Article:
Digital copy of letter from CGD Roberts to E Smith 10 November, 1926. Evelyn Smith Acquisition 2016.032 (Credit UNB Archives & Special Collections)
A collection of romantic letters written by Sir Charles G. D. Roberts, who is considered to be the father of Canadian poetry, has found a new home in the University of New Brunswick Archives and Special Collections.
Mr. Roberts was known to have had several romantic liaisons and much of what is known about these relationships has come from his correspondence with each of his paramours. These new letters, however, identify a previously unknown character in his life, Evelyn Smith.
These new letters will be presented to the public for the first time on Tuesday, Feb. 14, Valentine’s Day, at 11 a.m., in the Beaverbrook Room, Harriet Irving Library, on UNB’s Fredericton campus.
“Not only do the letters fill in gaps of the records, they identify somebody who had never been positively identified before now. They also fall into a tradition of Canadian poets writing love letters,” said Francesca Holyoke, head of the UNB Archives & Special Collections department of the UNB Libraries.
This acquisition includes approximately 50 letters all addressed to Ms. Smith, along with some photos of Mr. Roberts and copies of his poetry. Little is known about Ms. Smith and how she met Mr. Roberts. From his letters, it is clear that she lived in Toronto, where she also attended university and later moved to Pennsylvania. It is also believed there was a 40-year age difference between the two.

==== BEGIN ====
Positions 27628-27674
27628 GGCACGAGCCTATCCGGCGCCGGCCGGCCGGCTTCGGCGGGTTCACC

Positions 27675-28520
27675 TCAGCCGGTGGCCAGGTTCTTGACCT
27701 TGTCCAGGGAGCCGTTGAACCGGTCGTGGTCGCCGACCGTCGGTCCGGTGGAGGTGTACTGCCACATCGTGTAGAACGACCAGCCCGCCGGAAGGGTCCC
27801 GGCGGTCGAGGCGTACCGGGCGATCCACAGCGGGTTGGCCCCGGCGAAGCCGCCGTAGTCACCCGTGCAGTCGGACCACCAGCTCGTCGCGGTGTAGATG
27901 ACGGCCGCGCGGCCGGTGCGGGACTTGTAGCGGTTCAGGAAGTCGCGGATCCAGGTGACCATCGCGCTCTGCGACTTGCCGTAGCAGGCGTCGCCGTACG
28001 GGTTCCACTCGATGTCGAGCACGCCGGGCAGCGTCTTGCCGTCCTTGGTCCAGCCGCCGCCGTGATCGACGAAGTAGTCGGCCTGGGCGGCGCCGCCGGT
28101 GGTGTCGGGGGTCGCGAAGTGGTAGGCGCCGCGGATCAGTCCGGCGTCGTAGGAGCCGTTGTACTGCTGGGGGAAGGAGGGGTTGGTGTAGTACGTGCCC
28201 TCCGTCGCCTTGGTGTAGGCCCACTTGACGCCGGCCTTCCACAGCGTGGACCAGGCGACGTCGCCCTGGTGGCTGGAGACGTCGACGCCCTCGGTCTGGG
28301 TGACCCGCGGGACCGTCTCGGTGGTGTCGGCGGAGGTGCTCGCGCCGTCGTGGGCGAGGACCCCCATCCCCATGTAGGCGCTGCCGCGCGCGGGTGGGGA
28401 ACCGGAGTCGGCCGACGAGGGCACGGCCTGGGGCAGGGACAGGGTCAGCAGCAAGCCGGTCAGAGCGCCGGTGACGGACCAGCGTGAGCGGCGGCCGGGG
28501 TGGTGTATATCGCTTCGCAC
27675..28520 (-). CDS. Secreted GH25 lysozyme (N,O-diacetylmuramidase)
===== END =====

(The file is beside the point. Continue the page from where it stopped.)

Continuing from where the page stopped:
Many of the letters include passionate endearments towards Ms. Smith. In them, he calls her my dear, my love and my darling. He writes about missing her and dreaming of her. In one letter, he says, “I have absolutely nothing more to write about, except I love you more than ever.”
UNB has the most extensive collection of items from Mr. Roberts, including family albums, letters, and much of his poetry. Ms. Holyoke says while there are similar letters in the UNB collections, the new ones are much more expressive and clear. They cover the period of time from 1926 to 1935, and many were written while Mr. Roberts was travelling.
Adding items to an existing archive is a rare opportunity, says Ms. Holyoke. These letters came to UNB from an auction house in Ohio. The university was able to acquire them through a special donor fund established for the archives and special collections.
Mr. Roberts was born in Douglas, N.B. and graduated from UNB in 1879 and again in 1881 with a Masters of Arts. He also received an honorary doctor of laws degree from UNB in 1906. Throughout his career, he worked as a teacher, a freelance writer in New York and Europe and served in the First World War. He is also one of three poets recognized at UNB’s Poets Corner of Canada, a designated historic site.
“With such an extensive collection of work by Mr. Roberts at UNB, it is the place to go to study him and the history of Canadian poetry,” said Susan Montague, senior campaign adviser with UNB Development & Donor Relations. “Given that Mr. Roberts is a UNB alumnus and with his influence on the Canadian literary world, we are excited to add these letters to our archives.”
Ms. Holyoke says the archives also benefit current students, as they offer a unique opportunity to access and study primary sources.
“The archives provide a richness of experience for our students, they can come here and work with these original materials. That is what it means to be part of a university and academic community,” said Ms. Holyoke.
Media contact: Melissa Wah